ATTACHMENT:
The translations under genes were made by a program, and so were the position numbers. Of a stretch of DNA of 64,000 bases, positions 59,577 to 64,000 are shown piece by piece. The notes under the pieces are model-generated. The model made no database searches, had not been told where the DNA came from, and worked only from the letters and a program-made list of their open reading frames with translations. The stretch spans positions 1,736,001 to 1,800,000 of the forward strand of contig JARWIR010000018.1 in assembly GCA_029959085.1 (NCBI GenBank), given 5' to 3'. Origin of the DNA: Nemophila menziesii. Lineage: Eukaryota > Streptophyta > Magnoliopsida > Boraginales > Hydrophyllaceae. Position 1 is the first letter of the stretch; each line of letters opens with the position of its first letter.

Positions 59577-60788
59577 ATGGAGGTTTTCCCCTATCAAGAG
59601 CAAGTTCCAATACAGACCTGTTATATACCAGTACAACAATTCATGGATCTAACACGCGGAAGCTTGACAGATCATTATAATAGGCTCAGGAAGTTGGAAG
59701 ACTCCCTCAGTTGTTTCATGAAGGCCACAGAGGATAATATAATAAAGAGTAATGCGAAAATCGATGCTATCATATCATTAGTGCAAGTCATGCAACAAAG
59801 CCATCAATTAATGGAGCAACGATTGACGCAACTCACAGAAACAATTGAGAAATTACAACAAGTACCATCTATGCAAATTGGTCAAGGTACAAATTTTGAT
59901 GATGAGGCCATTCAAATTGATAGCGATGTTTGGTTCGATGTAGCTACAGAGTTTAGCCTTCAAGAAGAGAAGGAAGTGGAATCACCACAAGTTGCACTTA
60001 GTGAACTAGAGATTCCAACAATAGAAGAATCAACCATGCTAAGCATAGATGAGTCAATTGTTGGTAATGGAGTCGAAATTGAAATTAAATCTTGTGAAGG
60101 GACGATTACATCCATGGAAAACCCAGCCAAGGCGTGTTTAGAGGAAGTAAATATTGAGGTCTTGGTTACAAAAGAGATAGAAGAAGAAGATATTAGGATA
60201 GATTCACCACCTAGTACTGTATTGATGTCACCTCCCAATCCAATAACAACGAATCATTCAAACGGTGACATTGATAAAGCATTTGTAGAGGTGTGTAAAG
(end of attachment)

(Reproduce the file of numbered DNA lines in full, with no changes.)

The translations under genes were made by a program, and so were the position numbers. Of a stretch of DNA of 64,000 bases, positions 59,577 to 64,000 are shown piece by piece. The notes under the pieces are model-generated. The model made no database searches, had not been told where the DNA came from, and worked only from the letters and a program-made list of their open reading frames with translations. The stretch spans positions 1,736,001 to 1,800,000 of the forward strand of contig JARWIR010000018.1 in assembly GCA_029959085.1 (NCBI GenBank), given 5' to 3'. Origin of the DNA: Nemophila menziesii. Lineage: Eukaryota > Streptophyta > Magnoliopsida > Boraginales > Hydrophyllaceae. Position 1 is the first letter of the stretch; each line of letters opens with the position of its first letter.

Positions 59577-60788
59577 ATGGAGGTTTTCCCCTATCAAGAG
59601 CAAGTTCCAATACAGACCTGTTATATACCAGTACAACAATTCATGGATCTAACACGCGGAAGCTTGACAGATCATTATAATAGGCTCAGGAAGTTGGAAG
59701 ACTCCCTCAGTTGTTTCATGAAGGCCACAGAGGATAATATAATAAAGAGTAATGCGAAAATCGATGCTATCATATCATTAGTGCAAGTCATGCAACAAAG
59801 CCATCAATTAATGGAGCAACGATTGACGCAACTCACAGAAACAATTGAGAAATTACAACAAGTACCATCTATGCAAATTGGTCAAGGTACAAATTTTGAT
59901 GATGAGGCCATTCAAATTGATAGCGATGTTTGGTTCGATGTAGCTACAGAGTTTAGCCTTCAAGAAGAGAAGGAAGTGGAATCACCACAAGTTGCACTTA
60001 GTGAACTAGAGATTCCAACAATAGAAGAATCAACCATGCTAAGCATAGATGAGTCAATTGTTGGTAATGGAGTCGAAATTGAAATTAAATCTTGTGAAGG
60101 GACGATTACATCCATGGAAAACCCAGCCAAGGCGTGTTTAGAGGAAGTAAATATTGAGGTCTTGGTTACAAAAGAGATAGAAGAAGAAGATATTAGGATA
60201 GATTCACCACCTAGTACTGTATTGATGTCACCTCCCAATCCAATAACAACGAATCATTCAAACGGTGACATTGATAAAGCATTTGTAGAGGTGTGTAAAG